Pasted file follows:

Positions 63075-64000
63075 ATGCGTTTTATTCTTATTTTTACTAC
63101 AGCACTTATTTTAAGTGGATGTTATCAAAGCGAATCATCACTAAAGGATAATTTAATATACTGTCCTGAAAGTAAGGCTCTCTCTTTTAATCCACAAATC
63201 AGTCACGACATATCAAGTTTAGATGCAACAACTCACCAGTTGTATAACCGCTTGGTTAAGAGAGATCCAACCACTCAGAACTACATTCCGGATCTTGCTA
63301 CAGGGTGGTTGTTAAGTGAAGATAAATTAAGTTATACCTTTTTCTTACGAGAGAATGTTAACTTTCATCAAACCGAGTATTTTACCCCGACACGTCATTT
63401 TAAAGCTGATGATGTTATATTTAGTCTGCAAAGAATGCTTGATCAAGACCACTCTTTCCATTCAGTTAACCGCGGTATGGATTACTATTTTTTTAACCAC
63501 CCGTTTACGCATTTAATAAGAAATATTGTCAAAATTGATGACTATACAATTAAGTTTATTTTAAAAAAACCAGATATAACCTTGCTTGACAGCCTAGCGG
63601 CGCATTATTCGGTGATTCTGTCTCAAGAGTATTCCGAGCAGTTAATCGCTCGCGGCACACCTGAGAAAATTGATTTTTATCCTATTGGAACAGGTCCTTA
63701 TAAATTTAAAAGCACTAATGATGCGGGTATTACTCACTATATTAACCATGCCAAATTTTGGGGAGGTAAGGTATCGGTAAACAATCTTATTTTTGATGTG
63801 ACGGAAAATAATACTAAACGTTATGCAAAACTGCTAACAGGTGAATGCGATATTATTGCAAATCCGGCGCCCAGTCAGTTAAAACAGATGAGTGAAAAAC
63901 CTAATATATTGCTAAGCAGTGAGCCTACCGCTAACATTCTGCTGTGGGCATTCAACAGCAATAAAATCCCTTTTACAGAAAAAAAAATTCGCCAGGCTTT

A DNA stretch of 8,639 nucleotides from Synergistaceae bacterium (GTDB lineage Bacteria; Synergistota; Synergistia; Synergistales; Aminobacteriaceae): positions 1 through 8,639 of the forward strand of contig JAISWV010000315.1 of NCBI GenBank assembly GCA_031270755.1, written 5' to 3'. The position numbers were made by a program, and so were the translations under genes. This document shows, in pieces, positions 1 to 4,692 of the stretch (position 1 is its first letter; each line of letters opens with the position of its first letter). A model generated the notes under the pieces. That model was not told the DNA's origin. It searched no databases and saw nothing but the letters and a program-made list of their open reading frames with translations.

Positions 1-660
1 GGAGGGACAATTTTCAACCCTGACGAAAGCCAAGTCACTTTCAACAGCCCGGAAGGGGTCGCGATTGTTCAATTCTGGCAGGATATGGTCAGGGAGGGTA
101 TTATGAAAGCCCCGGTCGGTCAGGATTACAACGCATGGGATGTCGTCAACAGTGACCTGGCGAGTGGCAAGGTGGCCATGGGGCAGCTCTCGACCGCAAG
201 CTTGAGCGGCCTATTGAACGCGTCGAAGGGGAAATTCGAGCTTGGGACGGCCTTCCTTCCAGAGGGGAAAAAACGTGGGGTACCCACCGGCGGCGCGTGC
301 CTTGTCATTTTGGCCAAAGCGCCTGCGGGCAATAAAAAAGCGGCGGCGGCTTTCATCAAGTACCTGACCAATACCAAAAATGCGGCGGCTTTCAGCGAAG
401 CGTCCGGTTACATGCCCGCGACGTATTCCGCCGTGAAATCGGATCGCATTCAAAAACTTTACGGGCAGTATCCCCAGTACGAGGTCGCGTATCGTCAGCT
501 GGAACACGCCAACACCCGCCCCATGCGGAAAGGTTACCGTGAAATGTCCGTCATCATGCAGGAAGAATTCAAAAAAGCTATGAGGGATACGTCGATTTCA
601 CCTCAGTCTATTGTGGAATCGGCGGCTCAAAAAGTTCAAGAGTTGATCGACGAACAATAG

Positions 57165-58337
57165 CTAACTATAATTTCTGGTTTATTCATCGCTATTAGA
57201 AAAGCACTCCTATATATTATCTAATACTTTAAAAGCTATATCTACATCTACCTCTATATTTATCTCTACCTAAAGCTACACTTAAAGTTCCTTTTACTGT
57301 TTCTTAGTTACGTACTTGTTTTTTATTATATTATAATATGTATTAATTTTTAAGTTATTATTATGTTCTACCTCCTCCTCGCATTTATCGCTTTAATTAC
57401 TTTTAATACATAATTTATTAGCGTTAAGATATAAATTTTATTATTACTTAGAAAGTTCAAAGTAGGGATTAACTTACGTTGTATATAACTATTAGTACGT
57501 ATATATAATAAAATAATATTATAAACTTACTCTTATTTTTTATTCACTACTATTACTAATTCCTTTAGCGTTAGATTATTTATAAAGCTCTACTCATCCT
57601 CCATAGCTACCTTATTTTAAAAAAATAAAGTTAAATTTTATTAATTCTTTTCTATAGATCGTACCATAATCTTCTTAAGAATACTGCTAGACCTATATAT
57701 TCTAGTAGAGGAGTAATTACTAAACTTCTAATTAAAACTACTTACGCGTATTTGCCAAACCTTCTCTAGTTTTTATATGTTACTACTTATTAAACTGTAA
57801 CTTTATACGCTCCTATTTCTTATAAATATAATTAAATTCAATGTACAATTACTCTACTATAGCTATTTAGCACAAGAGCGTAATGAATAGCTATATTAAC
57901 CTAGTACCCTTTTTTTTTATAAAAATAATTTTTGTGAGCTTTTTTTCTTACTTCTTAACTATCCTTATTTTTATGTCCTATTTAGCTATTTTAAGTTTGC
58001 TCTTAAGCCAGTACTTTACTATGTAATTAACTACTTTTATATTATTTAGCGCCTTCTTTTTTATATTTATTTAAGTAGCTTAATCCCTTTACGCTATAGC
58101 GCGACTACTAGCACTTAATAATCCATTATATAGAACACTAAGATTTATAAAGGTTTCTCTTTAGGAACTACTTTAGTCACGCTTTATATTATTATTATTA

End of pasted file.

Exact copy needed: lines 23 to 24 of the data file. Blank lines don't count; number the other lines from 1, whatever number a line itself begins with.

57201 AAAGCACTCCTATATATTATCTAATACTTTAAAAGCTATATCTACATCTACCTCTATATTTATCTCTACCTAAAGCTACACTTAAAGTTCCTTTTACTGT
57301 TTCTTAGTTACGTACTTGTTTTTTATTATATTATAATATGTATTAATTTTTAAGTTATTATTATGTTCTACCTCCTCCTCGCATTTATCGCTTTAATTAC